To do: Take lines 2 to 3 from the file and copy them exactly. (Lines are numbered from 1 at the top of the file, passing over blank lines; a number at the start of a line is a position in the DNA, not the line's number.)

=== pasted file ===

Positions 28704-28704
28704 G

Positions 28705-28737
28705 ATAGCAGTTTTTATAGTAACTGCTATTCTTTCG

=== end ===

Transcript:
28704 G

Positions 28705-28737